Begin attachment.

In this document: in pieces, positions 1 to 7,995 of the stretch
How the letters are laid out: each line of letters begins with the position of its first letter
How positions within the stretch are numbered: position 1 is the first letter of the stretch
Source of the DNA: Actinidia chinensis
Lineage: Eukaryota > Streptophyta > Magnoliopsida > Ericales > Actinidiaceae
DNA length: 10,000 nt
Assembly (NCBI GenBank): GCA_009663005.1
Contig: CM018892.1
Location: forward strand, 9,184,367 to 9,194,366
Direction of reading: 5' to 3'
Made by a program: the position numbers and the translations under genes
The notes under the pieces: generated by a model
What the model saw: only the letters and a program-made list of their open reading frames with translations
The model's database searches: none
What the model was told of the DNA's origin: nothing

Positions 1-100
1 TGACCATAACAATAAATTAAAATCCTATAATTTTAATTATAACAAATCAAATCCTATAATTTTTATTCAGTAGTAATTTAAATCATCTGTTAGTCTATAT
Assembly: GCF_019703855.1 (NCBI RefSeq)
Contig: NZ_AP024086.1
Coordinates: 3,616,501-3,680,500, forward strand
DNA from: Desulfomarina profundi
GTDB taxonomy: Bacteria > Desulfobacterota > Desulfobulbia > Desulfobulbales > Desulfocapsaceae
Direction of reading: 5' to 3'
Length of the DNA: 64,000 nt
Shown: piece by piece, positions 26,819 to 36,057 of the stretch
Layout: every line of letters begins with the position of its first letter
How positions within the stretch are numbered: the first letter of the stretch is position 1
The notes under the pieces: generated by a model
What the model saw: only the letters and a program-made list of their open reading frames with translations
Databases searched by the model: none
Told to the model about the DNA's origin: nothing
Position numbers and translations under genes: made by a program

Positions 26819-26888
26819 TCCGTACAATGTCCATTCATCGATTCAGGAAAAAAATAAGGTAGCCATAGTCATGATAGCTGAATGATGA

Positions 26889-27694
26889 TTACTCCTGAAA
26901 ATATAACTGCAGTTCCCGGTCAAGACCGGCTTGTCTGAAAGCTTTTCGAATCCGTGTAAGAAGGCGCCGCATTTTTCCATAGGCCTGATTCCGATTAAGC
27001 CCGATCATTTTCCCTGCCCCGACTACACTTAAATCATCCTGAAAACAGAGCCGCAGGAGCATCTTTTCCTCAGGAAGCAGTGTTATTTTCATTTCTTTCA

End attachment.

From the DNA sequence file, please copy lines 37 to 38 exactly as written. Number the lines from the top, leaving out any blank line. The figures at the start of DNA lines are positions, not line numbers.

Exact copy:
26901 ATATAACTGCAGTTCCCGGTCAAGACCGGCTTGTCTGAAAGCTTTTCGAATCCGTGTAAGAAGGCGCCGCATTTTTCCATAGGCCTGATTCCGATTAAGC
27001 CCGATCATTTTCCCTGCCCCGACTACACTTAAATCATCCTGAAAACAGAGCCGCAGGAGCATCTTTTCCTCAGGAAGCAGTGTTATTTTCATTTCTTTCA